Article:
The environment is often seen as a political issue and pushed to the margins of school curricula by administrators and parents, note [Charles] Saylan and Daniel Blumstein, a biology professor at the University of California-Los Angeles, in The Failure of Environmental Education (And How We Can Fix It). But at its core, the authors contend, environmental responsibility is a broadly held, nonpartisan value, much like respect for the law. As such, they believe, it deserves a central place in public education, with lessons on the environment permeating every student’s day.

I’m all for better education. I’m sure the co-author being questioned, Saylan, who’s co-founder and executive director of the California-based Ocean Conservation Society, is a smart and decent man. I consider the author/questioner in this piece, Michelle Nijhuis, to be an extraordinarily talented journalist. But the goo-goo argument I just summarized seems, to me, a very unfortunate example of preaching to the choir of environmental true-believers while, simultaneously, playing into the deepest fears conservatives love to spread about environmentalists and liberals. The belief that liberals control the academy and are corrupting our youth by pushing their ideology on them at school is central to the conservative catechism. What environmentalists might see as commonsense and noncontroversial — incorporating environmental responsibility into school curriculums — will be easily and effectively characterized/caricatured by the right as yet more of the leftist, nanny-statist, environmentally extreme social engineering that has killed the economy and saddled the nation with multitrillion-dollar debts and …. blad-dee-dah. Yes, it’s simplistic misleading nonsense, but it’s politically effective nonsense, and it seems that Saylan and his co-author are pitching right into the conservative big-government-is-bad wheelhouse. (I say “seems” because I’m judging from this one interview; I hope to get and read the book and will revise my opinion if necessary.)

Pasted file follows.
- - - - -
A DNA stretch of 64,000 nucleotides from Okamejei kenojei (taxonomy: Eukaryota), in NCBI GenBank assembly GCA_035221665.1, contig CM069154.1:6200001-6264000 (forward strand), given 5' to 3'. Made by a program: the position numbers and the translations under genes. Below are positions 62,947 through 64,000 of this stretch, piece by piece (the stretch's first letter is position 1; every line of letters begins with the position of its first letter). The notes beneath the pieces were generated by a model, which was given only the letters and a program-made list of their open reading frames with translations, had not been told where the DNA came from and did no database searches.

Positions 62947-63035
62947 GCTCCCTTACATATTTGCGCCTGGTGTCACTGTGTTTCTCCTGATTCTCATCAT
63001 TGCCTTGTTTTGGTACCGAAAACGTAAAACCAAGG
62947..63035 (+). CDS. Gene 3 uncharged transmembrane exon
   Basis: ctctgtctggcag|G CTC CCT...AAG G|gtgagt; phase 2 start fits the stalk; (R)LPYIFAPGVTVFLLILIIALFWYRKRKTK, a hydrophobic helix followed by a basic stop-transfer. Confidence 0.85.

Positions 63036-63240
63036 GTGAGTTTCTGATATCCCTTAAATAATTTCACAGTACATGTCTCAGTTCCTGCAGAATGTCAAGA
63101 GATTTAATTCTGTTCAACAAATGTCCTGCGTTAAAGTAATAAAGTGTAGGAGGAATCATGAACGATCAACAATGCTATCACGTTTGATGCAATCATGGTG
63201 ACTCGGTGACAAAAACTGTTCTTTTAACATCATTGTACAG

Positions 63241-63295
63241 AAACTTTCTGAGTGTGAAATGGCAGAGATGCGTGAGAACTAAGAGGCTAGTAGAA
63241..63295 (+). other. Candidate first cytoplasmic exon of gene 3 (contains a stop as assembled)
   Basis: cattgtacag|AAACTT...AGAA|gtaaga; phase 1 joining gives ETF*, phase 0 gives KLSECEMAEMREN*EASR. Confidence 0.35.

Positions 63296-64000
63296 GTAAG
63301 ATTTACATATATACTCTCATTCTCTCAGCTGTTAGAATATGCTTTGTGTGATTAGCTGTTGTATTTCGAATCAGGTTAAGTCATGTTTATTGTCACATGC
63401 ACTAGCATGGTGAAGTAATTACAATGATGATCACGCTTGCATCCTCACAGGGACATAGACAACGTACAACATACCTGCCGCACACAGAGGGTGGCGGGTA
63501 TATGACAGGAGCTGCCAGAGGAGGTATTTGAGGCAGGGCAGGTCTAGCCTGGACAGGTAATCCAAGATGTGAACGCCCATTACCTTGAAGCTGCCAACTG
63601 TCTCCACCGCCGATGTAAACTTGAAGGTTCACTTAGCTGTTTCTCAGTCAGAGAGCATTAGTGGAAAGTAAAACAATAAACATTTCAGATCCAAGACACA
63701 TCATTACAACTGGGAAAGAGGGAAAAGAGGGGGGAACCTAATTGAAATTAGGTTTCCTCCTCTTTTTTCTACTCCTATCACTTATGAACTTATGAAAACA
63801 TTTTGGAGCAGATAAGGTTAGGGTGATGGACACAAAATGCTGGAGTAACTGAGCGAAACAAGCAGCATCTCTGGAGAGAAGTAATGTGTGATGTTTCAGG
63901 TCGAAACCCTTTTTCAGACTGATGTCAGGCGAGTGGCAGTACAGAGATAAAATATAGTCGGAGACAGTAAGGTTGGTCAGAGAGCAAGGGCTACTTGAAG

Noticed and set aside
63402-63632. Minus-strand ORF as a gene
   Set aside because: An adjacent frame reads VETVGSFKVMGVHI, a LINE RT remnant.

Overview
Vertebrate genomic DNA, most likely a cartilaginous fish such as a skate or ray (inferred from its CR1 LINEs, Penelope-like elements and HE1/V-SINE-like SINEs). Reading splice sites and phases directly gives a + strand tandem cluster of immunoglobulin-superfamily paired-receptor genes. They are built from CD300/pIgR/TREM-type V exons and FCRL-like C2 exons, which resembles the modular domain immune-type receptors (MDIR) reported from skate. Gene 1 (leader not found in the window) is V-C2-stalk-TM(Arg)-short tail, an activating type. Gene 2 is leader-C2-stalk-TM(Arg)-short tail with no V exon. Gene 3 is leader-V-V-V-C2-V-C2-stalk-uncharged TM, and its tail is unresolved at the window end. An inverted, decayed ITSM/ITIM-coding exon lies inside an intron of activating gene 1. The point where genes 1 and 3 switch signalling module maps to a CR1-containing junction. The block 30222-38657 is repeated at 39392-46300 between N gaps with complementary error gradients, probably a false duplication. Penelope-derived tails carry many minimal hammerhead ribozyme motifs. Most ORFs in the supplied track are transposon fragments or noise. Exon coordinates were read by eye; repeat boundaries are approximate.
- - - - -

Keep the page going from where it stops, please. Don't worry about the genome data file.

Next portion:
By all means let us teach true scientific facts to our schoolkids. But climate change is a clear and present danger — the most serious threat the world faces — and a couple of generations of wrangling over environmental education policy is exactly the wrong way to address it. I don’t claim to possess a lock on wisdom about conveying the climate change message so public attitudes change in the direction of accepting scientific fact and rejecting know-nothing political rhetoric and energy industry obsfucation. But I do believe that the large environmental nonprofits — the Sierra Club, the Environmental Defense Fund, Audubon and others — need to take some of their huge income streams and devote significant chunks of money directly to the task of making climate change uncool and stupid, in the way that cigarette smoking has been made dumb and unhip.

Congress won’t aggressively act on climate change until public attitudes strongly support action. The ability of advertising — funny, smart, hip, multi-platform advertising — to change attitudes, and particularly political attitudes, has been proven, over and over again. Al Gore and An Inconvenient Truth did their part to start the climate-change marketing effort. It’s time for the environmental lobby to pull money out of Washington and put it into a major, long-term, brilliant ad campaign focused on the most conceited, mean, greedy and uncool kid in school: Carlyle Dioxide.

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To kill the mockingbirds

My cats are pathetic hunters, stalking birds so clumsily and slowly that you can often actually see a bird cock its head and look right at the cat, as if to ask, “Do you really think I can’t see you because you’ve crouched down in the middle of the patio, 20 feet from anything like cover?” But I’ve always watched during the day.  Now here’s a University of Florida study that says cats are veritable mass murderers of mockingbirds, and there’s video to convict them. The surveillance was done on mockingbird nests, which, apparently, cats are fond of raiding at night. I think it unlikely that my two half-Siamese would find a mockingbird nest, day or night, but video is video. The takeaway: Save the birds. Keep your cat in at night.

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Filed under cats, environment, mockingbirds, urban affairs